The United Nations (UN) listed best allies India and Israel among 38 “shameful” nations, which carried out human right violations via slaughter, brutality and arbitrary arrests. Accusations of ill-treatment, surveillance, criminalisation, and unrestricted stigmatization attacks targeting victims and human rights defenders were also included on the list.
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As per media reports, Israel was enlisted in the category of 38 nations for its continuing legal battle against Human Rights Watch representative Omar Shakir, whose visa was not extended and whose expulsion was ordered on the grounds of supporting the BDS movement.
Humans Right Watch questioned the judgment and blamed Israel for trying to silence criticism on its human right’s record and that going after Omar Shakir was an attempt to go after HRW as a whole. Omar Shakir remains in the country after the District Court backtracked on its initial judgment to go through with the expulsion and the case remains under review.
“The world owes it to those brave people standing up for human rights, who have responded to requests to provide information to and engage with the United Nations, to ensure their right to participate is respected,” U.N. Secretary-General Antonio Guterres wrote in the annual report.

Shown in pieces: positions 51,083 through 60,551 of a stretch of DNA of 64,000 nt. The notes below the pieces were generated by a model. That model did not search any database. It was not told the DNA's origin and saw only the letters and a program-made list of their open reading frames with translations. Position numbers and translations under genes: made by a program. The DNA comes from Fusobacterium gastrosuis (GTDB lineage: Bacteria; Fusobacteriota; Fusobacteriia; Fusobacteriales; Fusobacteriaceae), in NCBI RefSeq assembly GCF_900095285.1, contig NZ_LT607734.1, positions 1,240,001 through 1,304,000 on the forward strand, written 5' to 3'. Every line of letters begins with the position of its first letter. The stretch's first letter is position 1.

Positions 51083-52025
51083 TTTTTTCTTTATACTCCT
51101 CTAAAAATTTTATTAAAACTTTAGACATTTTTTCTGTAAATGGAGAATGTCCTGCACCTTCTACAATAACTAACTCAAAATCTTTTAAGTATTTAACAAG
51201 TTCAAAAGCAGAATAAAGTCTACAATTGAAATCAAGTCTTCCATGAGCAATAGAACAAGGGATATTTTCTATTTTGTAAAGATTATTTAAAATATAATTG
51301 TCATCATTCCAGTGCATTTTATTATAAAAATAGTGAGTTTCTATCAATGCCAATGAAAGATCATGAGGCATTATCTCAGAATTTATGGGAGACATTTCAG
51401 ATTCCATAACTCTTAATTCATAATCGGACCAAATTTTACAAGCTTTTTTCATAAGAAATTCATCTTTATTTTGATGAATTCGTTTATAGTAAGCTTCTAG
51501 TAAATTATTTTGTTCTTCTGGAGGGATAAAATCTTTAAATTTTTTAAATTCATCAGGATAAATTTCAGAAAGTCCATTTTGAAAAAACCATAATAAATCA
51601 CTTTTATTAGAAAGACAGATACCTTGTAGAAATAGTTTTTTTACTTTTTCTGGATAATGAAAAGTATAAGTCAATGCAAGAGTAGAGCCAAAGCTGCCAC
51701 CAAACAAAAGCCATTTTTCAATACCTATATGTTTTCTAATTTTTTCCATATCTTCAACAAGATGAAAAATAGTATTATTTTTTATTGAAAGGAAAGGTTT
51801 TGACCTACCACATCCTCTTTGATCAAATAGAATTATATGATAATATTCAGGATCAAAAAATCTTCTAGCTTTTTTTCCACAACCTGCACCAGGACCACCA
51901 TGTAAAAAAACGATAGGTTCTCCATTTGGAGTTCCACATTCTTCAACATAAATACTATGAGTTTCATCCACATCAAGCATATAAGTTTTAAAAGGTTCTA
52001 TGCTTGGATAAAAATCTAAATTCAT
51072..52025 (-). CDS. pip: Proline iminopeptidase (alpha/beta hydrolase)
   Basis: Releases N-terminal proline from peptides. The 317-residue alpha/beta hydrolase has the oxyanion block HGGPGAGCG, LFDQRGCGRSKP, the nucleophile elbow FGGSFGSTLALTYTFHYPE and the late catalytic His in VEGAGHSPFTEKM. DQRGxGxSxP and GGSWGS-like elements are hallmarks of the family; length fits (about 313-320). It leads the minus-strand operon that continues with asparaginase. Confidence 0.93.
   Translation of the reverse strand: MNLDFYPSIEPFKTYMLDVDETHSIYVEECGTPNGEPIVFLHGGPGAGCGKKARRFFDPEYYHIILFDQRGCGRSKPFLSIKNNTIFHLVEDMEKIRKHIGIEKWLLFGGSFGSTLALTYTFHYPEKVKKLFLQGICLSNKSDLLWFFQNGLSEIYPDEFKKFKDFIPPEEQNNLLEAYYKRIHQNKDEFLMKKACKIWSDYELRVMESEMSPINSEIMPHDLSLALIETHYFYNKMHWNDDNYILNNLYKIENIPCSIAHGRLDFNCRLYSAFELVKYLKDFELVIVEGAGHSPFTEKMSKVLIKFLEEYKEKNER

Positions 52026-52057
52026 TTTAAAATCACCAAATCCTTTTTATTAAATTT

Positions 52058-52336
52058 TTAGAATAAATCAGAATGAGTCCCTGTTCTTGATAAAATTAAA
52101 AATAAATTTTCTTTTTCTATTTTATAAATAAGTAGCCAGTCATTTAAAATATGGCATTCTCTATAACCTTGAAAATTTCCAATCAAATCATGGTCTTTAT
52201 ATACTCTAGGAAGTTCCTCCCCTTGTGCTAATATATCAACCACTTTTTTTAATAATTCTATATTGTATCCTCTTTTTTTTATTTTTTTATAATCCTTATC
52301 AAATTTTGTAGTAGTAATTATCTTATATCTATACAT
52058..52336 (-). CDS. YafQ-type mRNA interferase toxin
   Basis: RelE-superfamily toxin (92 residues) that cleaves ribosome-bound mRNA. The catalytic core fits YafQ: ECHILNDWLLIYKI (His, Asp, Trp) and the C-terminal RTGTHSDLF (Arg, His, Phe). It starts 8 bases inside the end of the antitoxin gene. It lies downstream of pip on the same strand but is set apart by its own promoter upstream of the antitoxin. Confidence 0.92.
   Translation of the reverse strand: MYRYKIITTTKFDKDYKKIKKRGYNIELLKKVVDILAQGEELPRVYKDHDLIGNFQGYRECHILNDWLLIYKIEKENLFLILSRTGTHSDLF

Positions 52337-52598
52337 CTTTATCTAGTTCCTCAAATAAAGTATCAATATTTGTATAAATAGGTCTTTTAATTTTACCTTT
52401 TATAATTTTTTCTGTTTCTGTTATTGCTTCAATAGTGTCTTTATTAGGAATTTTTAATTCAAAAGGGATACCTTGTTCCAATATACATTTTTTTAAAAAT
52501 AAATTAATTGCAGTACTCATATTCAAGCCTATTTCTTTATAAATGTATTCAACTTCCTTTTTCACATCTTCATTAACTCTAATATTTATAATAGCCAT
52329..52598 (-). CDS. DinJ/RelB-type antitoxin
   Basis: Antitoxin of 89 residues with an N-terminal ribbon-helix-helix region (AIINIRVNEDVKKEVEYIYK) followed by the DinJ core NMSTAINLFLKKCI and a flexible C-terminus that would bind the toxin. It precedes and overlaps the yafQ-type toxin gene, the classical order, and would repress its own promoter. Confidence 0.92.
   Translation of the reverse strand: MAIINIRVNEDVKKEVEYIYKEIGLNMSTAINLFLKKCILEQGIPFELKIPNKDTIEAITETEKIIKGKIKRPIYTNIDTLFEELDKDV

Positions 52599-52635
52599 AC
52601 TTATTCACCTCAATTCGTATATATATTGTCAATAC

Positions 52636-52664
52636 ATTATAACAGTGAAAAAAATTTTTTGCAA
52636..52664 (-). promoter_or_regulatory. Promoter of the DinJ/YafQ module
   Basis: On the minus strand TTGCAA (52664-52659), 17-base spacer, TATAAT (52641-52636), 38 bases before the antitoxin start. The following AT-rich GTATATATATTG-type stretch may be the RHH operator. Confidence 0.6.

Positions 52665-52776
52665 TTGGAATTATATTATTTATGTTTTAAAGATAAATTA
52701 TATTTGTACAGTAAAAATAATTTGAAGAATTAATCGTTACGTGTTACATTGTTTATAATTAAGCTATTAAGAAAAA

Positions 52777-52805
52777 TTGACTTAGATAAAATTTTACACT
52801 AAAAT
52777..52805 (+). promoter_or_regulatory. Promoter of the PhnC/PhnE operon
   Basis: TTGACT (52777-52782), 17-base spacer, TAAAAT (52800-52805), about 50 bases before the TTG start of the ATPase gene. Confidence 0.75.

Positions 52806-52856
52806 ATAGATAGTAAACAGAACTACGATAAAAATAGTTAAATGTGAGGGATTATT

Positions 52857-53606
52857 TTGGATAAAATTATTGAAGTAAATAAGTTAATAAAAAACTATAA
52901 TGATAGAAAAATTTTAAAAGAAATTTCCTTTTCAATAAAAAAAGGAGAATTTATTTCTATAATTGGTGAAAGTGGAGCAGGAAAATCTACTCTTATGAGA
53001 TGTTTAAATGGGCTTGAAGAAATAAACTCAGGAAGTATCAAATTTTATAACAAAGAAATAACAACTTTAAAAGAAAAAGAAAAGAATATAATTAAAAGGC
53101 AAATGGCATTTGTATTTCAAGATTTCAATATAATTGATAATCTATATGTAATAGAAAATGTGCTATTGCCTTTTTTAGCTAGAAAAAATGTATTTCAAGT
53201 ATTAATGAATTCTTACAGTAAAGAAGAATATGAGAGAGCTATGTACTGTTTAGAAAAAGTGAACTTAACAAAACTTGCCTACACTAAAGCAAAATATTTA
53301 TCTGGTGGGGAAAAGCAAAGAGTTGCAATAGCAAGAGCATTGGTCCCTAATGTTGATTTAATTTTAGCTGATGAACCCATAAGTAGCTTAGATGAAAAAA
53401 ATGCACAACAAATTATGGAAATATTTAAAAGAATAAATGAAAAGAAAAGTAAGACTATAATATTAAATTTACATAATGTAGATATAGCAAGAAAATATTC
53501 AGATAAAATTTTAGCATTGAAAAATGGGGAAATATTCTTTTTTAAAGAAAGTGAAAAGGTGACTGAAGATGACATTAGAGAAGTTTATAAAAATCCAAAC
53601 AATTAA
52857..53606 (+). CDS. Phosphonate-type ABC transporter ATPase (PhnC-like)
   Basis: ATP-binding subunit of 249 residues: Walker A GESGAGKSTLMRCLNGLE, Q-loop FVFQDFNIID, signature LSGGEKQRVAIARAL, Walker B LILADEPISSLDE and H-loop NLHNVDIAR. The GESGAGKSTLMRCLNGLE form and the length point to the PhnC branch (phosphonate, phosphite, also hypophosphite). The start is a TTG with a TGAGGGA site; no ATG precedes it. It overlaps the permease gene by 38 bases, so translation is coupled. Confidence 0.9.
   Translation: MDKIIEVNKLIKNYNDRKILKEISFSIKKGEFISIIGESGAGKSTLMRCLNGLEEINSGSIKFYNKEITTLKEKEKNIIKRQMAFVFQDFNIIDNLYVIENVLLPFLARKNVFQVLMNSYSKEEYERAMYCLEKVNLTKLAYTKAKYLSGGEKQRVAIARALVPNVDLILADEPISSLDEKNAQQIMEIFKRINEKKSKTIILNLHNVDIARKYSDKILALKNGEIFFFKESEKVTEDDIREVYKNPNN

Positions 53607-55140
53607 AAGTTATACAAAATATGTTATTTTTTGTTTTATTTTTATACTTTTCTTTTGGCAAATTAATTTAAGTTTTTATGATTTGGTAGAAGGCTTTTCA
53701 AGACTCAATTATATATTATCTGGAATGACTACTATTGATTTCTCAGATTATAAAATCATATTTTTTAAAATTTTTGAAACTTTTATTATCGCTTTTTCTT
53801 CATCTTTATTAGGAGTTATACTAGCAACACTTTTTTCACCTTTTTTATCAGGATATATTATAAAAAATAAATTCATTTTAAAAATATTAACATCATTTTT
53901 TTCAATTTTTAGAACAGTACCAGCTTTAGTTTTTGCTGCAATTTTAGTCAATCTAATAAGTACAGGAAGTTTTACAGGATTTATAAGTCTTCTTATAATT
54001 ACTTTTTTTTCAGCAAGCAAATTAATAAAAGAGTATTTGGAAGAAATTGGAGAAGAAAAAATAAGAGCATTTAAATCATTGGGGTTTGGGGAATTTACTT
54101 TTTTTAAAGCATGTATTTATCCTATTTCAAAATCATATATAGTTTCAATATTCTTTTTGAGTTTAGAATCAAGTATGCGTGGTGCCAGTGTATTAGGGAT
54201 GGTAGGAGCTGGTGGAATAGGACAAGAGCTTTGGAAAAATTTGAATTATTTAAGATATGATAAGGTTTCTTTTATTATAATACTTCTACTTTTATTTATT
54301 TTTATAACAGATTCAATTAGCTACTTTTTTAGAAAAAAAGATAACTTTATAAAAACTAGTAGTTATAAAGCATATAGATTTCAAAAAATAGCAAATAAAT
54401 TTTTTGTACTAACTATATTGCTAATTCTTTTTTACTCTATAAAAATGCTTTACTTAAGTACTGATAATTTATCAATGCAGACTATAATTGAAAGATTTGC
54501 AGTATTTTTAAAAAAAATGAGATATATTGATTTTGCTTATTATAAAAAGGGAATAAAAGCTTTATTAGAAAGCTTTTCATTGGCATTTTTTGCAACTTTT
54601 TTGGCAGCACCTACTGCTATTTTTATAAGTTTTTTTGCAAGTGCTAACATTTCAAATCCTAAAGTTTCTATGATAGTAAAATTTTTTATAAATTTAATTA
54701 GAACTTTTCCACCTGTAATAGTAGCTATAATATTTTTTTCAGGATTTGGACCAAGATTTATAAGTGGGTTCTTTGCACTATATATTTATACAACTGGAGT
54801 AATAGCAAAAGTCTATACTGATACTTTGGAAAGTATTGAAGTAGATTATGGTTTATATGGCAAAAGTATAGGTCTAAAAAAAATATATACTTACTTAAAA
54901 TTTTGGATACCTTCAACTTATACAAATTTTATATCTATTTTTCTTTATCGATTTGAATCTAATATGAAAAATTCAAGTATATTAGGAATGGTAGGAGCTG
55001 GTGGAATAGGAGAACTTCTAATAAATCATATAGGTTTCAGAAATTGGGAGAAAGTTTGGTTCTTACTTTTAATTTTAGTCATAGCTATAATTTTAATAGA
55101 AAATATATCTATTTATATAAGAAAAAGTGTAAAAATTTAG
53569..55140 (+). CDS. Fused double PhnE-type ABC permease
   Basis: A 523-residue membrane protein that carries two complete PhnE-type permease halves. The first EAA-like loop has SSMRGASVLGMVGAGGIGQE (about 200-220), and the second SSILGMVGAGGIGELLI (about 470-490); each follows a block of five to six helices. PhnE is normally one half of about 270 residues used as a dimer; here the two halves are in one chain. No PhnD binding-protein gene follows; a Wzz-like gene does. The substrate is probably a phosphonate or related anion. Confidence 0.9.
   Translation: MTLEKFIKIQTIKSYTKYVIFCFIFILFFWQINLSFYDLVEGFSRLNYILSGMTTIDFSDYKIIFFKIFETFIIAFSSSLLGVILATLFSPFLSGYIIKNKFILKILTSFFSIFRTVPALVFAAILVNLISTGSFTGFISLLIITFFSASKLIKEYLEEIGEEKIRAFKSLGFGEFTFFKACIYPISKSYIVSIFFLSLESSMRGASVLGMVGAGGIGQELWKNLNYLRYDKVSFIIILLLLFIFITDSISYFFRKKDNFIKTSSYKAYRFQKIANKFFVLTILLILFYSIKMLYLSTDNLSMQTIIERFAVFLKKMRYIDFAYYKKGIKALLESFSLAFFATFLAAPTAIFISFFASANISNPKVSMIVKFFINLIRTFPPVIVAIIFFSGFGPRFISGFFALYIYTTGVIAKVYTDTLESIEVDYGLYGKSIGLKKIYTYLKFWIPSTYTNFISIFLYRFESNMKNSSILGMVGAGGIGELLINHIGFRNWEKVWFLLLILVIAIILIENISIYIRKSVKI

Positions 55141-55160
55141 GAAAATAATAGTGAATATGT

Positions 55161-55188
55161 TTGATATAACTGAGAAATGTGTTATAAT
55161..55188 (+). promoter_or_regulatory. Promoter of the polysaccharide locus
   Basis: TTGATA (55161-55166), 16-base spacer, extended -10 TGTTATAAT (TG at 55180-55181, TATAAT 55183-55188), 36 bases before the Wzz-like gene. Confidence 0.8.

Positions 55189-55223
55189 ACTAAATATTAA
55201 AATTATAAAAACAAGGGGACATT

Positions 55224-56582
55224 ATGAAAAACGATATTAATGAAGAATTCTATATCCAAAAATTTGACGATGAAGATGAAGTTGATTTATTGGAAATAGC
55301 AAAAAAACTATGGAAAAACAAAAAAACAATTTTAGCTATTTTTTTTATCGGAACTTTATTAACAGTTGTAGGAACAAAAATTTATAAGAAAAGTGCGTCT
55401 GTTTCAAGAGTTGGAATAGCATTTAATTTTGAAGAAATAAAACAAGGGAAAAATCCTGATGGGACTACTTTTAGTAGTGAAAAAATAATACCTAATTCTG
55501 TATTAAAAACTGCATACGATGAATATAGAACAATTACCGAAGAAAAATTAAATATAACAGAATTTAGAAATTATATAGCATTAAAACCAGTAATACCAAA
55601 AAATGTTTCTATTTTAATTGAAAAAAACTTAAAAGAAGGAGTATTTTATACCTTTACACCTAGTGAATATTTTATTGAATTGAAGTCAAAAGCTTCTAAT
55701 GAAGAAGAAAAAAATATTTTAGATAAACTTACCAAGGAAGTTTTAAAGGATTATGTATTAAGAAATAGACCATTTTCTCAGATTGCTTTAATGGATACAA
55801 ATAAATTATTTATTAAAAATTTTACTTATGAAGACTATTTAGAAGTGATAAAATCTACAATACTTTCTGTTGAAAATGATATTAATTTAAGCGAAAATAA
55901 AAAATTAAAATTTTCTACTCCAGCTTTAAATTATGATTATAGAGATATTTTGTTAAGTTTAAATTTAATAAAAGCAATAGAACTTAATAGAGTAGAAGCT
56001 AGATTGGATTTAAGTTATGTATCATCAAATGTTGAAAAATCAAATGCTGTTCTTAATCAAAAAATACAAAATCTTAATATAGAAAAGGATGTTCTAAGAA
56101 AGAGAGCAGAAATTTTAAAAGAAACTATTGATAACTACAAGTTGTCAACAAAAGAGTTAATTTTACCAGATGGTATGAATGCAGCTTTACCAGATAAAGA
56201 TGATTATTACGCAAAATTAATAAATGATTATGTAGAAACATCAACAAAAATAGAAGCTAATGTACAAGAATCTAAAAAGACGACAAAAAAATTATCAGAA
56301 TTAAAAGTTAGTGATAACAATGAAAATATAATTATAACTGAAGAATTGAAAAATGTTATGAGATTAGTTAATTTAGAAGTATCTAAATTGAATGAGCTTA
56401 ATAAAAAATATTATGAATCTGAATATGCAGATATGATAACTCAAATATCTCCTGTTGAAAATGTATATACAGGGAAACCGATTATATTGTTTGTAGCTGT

Which are the Shameful Countries?
The 38 “shameful” nations included 29 countries with new cases, Israel among them, and 19 with ongoing or lingering cases. The 29 new cases included were Bahrain, Cameroon, China, Colombia, Cuba, Democratic Republic of Congo, Djibouti, Egypt, Guatemala, Guyana, Honduras, Hungary, India, Israel, Kyrgyzstan, Maldives, Mali, Morocco, Myanmar, Philippines, Russian Federation, Rwanda, Saudi Arabia, South Sudan, Thailand, Trinidad and Tobago, Turkey, Turkmenistan, and Venezuela.
Authorities repeatedly charged human rights activists with terrorism or charged them for cooperating with foreign entities or damaging the state’s reputation or security, it said. “There is a worrying bias in the use of national security arguments and counter-terrorism strategies by states as an argument for barring access by communities and civil society organizations to the United Nations,” the report said.
Women supporting the U.N. had reported intimidations including rape and being subject to online slander attacks, and U.N. staff often encountered people who were too afraid to speak to them, even at U.N. headquarters in New York and Geneva.
U.N. Assistant Secretary-General for Human Rights Andrew Gilmour, who will present the report to the Human Rights Council next week, said in a statement that the cases in the report were the tip of the iceberg. “We are also frequently witnessing legal, political and administrative barriers used to threaten and mute the civil society,” he said.